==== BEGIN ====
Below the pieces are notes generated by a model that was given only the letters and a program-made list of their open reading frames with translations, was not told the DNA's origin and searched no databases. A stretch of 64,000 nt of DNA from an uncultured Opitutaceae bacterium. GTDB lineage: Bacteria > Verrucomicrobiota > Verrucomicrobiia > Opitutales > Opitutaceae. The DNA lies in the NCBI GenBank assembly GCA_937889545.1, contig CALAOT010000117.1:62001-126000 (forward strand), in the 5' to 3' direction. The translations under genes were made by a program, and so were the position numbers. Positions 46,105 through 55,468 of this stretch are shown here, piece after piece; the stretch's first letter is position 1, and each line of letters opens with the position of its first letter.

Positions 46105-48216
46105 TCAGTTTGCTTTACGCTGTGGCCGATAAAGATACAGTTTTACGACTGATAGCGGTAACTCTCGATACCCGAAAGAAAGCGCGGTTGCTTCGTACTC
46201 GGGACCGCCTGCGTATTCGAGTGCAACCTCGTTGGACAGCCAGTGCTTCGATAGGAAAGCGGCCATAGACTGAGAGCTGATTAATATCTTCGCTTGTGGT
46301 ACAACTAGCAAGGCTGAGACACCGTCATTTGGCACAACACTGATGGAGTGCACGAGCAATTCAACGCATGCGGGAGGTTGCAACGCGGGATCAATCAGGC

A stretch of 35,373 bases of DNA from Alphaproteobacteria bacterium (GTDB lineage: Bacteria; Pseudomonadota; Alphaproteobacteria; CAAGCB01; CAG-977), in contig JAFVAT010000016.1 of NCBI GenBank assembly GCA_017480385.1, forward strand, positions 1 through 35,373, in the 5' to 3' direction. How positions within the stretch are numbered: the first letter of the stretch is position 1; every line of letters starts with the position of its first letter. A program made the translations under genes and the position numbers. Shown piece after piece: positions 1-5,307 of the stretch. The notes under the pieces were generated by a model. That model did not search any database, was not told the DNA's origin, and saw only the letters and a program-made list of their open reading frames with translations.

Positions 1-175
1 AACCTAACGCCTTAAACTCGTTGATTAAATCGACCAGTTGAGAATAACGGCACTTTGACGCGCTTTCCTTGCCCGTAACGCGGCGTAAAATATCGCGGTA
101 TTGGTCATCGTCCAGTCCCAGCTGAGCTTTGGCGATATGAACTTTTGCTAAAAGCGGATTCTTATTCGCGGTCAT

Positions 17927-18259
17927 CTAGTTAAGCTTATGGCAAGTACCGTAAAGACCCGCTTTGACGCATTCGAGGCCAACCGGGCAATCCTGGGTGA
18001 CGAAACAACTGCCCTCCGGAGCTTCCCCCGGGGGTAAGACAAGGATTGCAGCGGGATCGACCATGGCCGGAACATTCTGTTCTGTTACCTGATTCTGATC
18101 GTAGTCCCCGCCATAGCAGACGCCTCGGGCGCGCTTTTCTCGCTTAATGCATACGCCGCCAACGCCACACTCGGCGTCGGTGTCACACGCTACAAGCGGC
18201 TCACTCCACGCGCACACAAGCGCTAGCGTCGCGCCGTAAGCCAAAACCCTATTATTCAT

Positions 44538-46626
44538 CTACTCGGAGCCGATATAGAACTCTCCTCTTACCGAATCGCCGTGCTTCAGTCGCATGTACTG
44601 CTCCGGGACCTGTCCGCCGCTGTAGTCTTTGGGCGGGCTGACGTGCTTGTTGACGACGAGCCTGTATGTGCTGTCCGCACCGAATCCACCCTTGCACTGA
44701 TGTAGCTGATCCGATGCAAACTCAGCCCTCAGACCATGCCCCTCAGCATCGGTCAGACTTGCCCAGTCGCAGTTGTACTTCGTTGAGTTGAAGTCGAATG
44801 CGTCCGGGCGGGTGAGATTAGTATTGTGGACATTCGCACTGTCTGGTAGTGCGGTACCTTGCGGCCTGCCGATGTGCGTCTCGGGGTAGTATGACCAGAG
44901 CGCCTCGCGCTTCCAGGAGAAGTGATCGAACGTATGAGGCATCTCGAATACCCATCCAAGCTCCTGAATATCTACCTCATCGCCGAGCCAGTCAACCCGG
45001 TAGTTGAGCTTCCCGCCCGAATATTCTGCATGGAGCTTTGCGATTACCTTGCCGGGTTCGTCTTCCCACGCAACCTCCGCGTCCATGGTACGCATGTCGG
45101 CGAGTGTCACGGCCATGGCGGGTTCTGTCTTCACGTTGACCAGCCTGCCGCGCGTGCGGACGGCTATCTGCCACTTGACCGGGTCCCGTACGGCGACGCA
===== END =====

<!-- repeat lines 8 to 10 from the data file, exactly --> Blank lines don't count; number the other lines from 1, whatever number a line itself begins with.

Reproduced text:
1 AACCTAACGCCTTAAACTCGTTGATTAAATCGACCAGTTGAGAATAACGGCACTTTGACGCGCTTTCCTTGCCCGTAACGCGGCGTAAAATATCGCGGTA
101 TTGGTCATCGTCCAGTCCCAGCTGAGCTTTGGCGATATGAACTTTTGCTAAAAGCGGATTCTTATTCGCGGTCAT

Positions 17927-18259